Category: Writing Fiction

Writing fiction.  Trying to write a damn good story.

Creating Characters – Edna Fowler Would Be World-Renown Author

Edna is a member of both DAWG, the Didsbrook Authors and Writers Group and DADS, the Didsbrook Amateur Dramatic Society.  She is blessed with an unwavering self-belief that she is about to join the ranks of world-renown authors, convinced she is Didsbrook’s answer to J. K. Rowling, hence her rather suspect non-de-plume, E. D. Fowling. Edna is one of my favourite characters from The Doyenne of Didsbrook because every inch of her reminds me of one of Roy Clarke’s wonderful characters, Hyacinth Bucket. 

Creating Characters – The Gin-Swilling Miss Laverty

I would like to introduce you to the gin-swilling Miss Laverty, one of the characters from my first novel, Just Say It. The year is 1963, and my main protagonist, Lisa Grant, is four-years-old. Her mother, the self-centred Elizabeth, has hatched a plan with two families living down the road to employ a governess to teach Lisa and the neighbours’ young daughters.  

Creating Characters – Elizabeth Goldsworthy-Grant, nee Campbell

He stopped his tirade and got up to pour himself a stiff whiskey and, realising he was trembling, knocked it back in one.

‘Damn you, Will!  If we are going to make our marriage work, the least you can do is be civil to me. You’re widely regarded as being exceedingly bright.  So, you should be able to work it out.’

‘Work out what?’ He turned to glower at her, and hissed ‘insufferable as well as insane,’ before slamming his glass down on to the drinks tray and poured himself another one.

‘The dates, Will, they don’t add up.  Not with Jeremy anyway, and Grandbo only wants to walk a virgin up the aisle.  He told me to get out when he found out I wasn’t.’ Elizabeth started to sob.  ‘He was about to put his grandmother’s engagement ring on my finger.  It’s a sapphire… the size of a quail’s egg. Oh, Will, I really thought he was going to be the one. Unfortunately, he’s not interested in marrying a woman with a desecrated hymen, let alone one carrying a developing foetus. My life is ruined, and I never wanted children, and it’s all your fault!’

LIGHTHEARTED HUMOUR FOR BABY BOOMERS

A chick, in my book, is a baby chicken covered in downy, yellow feathers up until the age of  6-weeks.   I’ve always bristled when the term is applied to young women, and I have always subconsciously disassociated myself from Chick lit, believing the genre to be driven by scantily clad, sex-driven female main characters.  I couldn’t have been more wrong and, although I’m not a fan of categories, it’s time to reassess the genre I think I’ve been writing in.

After the Editing’s Over

‘Of course, men always look at the mother first to see if they are ageing well. Hopefully, you will age well, Lisa, dear, but that is one reason I always spend time making myself look as good as possible. Mind you, I look so young you and I could easily be sisters. I look at myself in the mirror every morning, and I find it impossible to believe that I’m thirty-six. On a bad day, I only look twenty-five. Unfortunately, you’ve inherited more of your father’s genes on the facial front. I think it’s fair to say you look more like him than me.’ The mention of her father sparked disinterest, and Lisa turned back to look at her typewriter.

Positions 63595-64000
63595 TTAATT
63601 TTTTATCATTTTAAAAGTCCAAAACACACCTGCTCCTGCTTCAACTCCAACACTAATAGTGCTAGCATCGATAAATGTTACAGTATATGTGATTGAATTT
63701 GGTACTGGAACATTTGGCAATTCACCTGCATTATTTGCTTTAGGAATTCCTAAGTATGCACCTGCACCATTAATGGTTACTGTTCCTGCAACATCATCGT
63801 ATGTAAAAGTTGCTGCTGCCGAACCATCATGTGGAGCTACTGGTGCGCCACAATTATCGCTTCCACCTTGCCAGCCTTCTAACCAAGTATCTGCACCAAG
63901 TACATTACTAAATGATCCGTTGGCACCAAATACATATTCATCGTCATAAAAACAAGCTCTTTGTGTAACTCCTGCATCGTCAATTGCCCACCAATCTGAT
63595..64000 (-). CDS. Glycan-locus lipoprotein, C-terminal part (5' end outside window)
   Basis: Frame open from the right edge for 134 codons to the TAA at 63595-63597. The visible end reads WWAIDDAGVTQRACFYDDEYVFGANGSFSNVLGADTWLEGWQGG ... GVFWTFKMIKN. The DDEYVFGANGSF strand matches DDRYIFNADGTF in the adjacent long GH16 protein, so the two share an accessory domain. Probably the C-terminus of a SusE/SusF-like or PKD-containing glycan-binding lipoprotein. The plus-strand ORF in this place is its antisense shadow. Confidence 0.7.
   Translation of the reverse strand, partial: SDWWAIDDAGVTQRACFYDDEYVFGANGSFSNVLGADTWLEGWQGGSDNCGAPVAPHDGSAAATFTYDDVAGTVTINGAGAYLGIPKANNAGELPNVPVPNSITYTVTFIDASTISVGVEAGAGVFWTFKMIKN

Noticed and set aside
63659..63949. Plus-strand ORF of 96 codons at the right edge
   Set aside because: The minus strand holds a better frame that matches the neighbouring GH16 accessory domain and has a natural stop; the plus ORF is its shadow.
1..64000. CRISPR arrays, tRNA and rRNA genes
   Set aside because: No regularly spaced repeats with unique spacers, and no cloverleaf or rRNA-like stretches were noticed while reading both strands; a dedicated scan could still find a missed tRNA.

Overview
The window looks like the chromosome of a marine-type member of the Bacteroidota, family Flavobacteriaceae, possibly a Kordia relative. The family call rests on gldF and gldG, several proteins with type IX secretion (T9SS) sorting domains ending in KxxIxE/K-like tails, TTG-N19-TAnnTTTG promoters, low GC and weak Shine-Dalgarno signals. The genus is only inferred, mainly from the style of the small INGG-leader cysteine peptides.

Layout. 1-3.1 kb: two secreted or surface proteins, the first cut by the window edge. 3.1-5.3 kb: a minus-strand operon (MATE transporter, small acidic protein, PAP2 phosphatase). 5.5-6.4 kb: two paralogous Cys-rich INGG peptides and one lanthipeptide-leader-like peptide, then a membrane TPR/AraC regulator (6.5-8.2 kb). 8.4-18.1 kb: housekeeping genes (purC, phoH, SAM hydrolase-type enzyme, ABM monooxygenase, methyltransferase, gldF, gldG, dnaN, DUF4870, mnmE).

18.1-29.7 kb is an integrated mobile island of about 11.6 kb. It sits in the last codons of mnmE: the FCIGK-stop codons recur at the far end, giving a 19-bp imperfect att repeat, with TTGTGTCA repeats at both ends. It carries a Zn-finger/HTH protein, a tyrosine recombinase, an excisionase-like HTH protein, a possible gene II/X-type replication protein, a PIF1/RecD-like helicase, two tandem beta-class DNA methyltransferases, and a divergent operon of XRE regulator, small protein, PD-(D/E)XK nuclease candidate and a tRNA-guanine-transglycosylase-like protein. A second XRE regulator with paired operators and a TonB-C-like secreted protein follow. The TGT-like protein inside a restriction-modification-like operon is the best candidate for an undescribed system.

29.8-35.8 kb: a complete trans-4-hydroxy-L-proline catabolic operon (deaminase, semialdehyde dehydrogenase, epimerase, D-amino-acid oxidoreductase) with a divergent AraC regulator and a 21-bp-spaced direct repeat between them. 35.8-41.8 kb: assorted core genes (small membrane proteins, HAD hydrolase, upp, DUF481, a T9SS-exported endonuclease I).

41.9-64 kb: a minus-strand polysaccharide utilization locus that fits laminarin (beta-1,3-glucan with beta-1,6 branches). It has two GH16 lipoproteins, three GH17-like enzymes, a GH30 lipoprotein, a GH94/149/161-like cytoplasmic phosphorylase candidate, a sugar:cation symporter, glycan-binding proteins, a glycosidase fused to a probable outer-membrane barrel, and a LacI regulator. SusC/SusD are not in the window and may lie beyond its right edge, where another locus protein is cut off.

JUST SAY IT! Excerpt Cut from the Final Draft

She closed her eyes.

‘Forty-years-old and no husband. It’s unthinkable. How could it possibly happen to a daughter of mine?’

Having a forty-year-old daughter did not sit comfortably with Cynthia, especially a forty-year-old unmarried one.  She squirmed inwardly, turning up her stinky fish nose and pursing her lips as the phrase spinster of the parish flashed into her mind.

She wasn’t really surprised. She always felt Katie’s choice of men over the years had been questionable. Probably satisfying in the bedroom department perhaps, but none of them ever had any money.

In Cynthia’s mind, money, lots of it, and preferably a title were the essential ingredients to sustain a successful marriage.

FINDING THE COURAGE TO TAKE THAT LEAP OF FAITH

When your writing life begins to smack of lemons, you start questioning your ability. Have you really got the courage to take that leap of faith and separate yourself from the rest of the pack? However determined you are to get into print, it is not enough. You need courage, shedloads of […]

Lacklustre July has gone off a bit like a Damp Squib

So far, July has been a bit of a damp squib. I was bordering on hyper during June.  Honing and buffing the stories that have taken me months and years to write, so I could meet the deadlines for various competitions. I also started submissions again, approaching any literary agents who mention the word humour, somewhere, anywhere, on their wishlist.  My excuse as to why not much blogging got done in June 2020.

Thursday’s Tickler

We are like family now.  Bound together by an invisible thread, our stories intricately woven together, ad infinitum. I know everything about each and every one of them. I uncovered secrets from their past that I know they would have wanted to let lie.  It doesn’t make them bad people.  The sins of their past only make them human, fragile, vulnerable.  We all make mistakes and, I believe, the truth has set them free.

%d bloggers like this: